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Archive for the ‘I. Lewis Libby’ Category

Rumsfeld, Defence Industries, 911, & Corporate Government in Retrospect


On September 10, 2001 Rummy said this in a speech at the Pentagon

“Today’s announcements are only the first of many. We will launch others ourselves, and we will ask Congress for legislative help as well. We have, for example, asked Congress for permission to begin the process of closing excess bases and consolidating the B-1 bomber force.”

One month later…

Rumsfeld Visits B-2 Bomber Base as Afghan Campaign Heats Up

By Gerry J. Gilmore
American Forces Press Service
WHITEMAN AIR FORCE BASE, Mo., Oct. 19, 2001 – Amid news reports that U.S. ground troops are aiding anti-Taliban forces in Afghanistan, Defense Secretary Donald H. Rumsfeld flew to this Missouri air base today to meet B-2 Spirit bomber pilots and support crews.

Speaking to reporters en route here, Rumsfeld praised the air base’s service members and declared that the B-2’s more than 40-hour missions to Afghanistan are “amazing.”

The secretary declined to give specifics on reported U.S. ground operations in Afghanistan. He noted that providing operations information about U.S. air attacks or the involvement of U.S. troops could imperil lives, missions and damage national security.

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Jeremy Scahill mentioned the speech that Donald Rumsfeld made at the Pentagon on the day before September 11, 2001 in his book Blackwater: The Rise of the World’s Most Powerful Mercenary Army. In this address Rummy outlined the streamlining of the DOD and changes in CIA policy, where radical changes would be implemented in the military, especially in the organization of the National Guard and the three branches of the armed sevices.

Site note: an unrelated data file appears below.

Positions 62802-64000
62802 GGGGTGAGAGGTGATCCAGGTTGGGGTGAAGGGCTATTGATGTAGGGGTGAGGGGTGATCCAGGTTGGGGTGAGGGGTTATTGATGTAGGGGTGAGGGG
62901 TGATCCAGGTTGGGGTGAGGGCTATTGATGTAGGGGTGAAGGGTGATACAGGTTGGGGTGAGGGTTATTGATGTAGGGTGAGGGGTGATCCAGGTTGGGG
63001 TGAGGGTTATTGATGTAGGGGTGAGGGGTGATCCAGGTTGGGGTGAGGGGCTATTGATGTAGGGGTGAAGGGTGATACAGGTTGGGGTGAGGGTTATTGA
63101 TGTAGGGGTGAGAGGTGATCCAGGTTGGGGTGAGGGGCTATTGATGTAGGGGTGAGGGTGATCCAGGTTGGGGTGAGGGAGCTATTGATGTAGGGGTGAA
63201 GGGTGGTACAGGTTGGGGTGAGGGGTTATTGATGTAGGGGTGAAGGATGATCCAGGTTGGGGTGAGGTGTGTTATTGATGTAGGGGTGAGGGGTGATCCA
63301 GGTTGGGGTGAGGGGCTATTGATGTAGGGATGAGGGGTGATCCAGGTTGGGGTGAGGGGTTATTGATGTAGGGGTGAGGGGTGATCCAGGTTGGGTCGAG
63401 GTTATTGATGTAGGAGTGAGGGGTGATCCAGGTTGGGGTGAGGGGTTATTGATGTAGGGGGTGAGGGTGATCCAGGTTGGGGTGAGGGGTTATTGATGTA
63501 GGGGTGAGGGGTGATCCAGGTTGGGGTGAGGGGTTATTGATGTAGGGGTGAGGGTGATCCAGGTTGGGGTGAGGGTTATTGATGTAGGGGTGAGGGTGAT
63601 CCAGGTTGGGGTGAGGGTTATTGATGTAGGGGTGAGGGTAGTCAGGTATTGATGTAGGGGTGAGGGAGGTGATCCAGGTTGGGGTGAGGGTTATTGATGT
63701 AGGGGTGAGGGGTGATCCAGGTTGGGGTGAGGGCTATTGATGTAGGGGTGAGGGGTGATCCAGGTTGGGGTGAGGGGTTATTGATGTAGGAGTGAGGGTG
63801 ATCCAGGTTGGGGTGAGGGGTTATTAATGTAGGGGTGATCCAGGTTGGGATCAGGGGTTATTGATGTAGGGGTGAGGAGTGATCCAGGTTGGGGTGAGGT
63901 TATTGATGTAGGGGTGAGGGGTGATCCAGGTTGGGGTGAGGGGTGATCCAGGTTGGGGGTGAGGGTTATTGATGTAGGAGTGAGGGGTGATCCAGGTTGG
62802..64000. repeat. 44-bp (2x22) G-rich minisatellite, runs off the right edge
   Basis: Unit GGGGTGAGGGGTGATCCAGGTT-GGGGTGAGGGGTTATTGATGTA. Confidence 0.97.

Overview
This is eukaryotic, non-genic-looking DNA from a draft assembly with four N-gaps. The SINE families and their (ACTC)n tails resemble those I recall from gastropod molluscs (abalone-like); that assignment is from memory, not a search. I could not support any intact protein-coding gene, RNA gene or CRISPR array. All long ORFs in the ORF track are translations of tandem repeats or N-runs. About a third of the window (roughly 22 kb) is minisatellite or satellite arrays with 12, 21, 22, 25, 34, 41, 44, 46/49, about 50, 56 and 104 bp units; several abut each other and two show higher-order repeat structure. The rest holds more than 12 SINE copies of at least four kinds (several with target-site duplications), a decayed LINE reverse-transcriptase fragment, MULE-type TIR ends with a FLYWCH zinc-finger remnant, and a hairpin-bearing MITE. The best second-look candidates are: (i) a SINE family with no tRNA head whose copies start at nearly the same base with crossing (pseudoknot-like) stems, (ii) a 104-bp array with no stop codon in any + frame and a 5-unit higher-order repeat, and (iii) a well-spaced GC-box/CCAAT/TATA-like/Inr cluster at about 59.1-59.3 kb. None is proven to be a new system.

This speech can be found on the DOD web site and should be required reading for those who are interested in the history of what is now being called The Long War.

MORE on Home Nature Report

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October 2001, planned the war on terrorism but broke over whether to pardon one of its key architects. Brooks Kraft / Corbis for TIME

October 2001, planned the war on terrorism but broke over whether to pardon one of its key architects. Brooks Kraft / Corbis for TIME

Massimo Calabresi and Michael Weisskopf | Time | Friday, Jul. 24, 2009

Hours before they were to leave office after eight troubled years, George W. Bush and Richard B. Cheney had one final and painful piece of business to conclude. For over a month Cheney had been pleading, cajoling, even pestering Bush to pardon the Vice President’s former chief of staff, I. Lewis (Scooter) Libby. Libby had been convicted nearly two years earlier of obstructing an investigation into the leak of a covert CIA officer’s identity by senior White House officials. The Libby pardon, aides reported, had become something of a crusade for Cheney, who seemed prepared to push his nine-year-old relationship with Bush to the breaking point — and perhaps past it — over the fate of his former aide. “We don’t want to leave anyone on the battlefield,” Cheney argued.

Bush had already decided the week before that Libby was undeserving and told Cheney so, only to see the question raised again. A top adviser to Bush says he had never seen the Vice President focused so single-mindedly on anything over two terms. And so, on his last full day in office, Jan. 19, 2009, Bush would give Cheney his final decision.

ORIGINAL STORY

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This is Keith Olbermann’s Top 9/11 Story: The Promotion Of Failure In Bush Administration. It was aired in September 2007 and presents a powerful statement about the Bu$h administration. Some of the 911 truth movement criticized Olbermann for not mentioning that 911 was an inside job, while not even considering the ramifications of his doing so. An open and independent investigation is what is needed, and this is what the people of this country want. I’m sure that Olbermann would agree on that, but 911 is only one of 945 issues or more that need to be addressed.